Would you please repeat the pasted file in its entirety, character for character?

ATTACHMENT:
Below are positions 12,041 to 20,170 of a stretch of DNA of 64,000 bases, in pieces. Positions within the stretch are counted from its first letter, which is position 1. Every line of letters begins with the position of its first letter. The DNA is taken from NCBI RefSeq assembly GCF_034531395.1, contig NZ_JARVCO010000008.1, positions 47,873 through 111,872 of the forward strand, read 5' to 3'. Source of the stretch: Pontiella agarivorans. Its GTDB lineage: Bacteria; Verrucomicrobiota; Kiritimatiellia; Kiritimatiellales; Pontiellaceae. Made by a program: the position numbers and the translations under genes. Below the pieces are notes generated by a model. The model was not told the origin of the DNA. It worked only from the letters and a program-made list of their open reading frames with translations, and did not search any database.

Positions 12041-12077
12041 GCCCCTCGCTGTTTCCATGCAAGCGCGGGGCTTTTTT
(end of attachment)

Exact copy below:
Below are positions 12,041 to 20,170 of a stretch of DNA of 64,000 bases, in pieces. Positions within the stretch are counted from its first letter, which is position 1. Every line of letters begins with the position of its first letter. The DNA is taken from NCBI RefSeq assembly GCF_034531395.1, contig NZ_JARVCO010000008.1, positions 47,873 through 111,872 of the forward strand, read 5' to 3'. Source of the stretch: Pontiella agarivorans. Its GTDB lineage: Bacteria; Verrucomicrobiota; Kiritimatiellia; Kiritimatiellales; Pontiellaceae. Made by a program: the position numbers and the translations under genes. Below the pieces are notes generated by a model. The model was not told the origin of the DNA. It worked only from the letters and a program-made list of their open reading frames with translations, and did not search any database.

Positions 12041-12077
12041 GCCCCTCGCTGTTTCCATGCAAGCGCGGGGCTTTTTT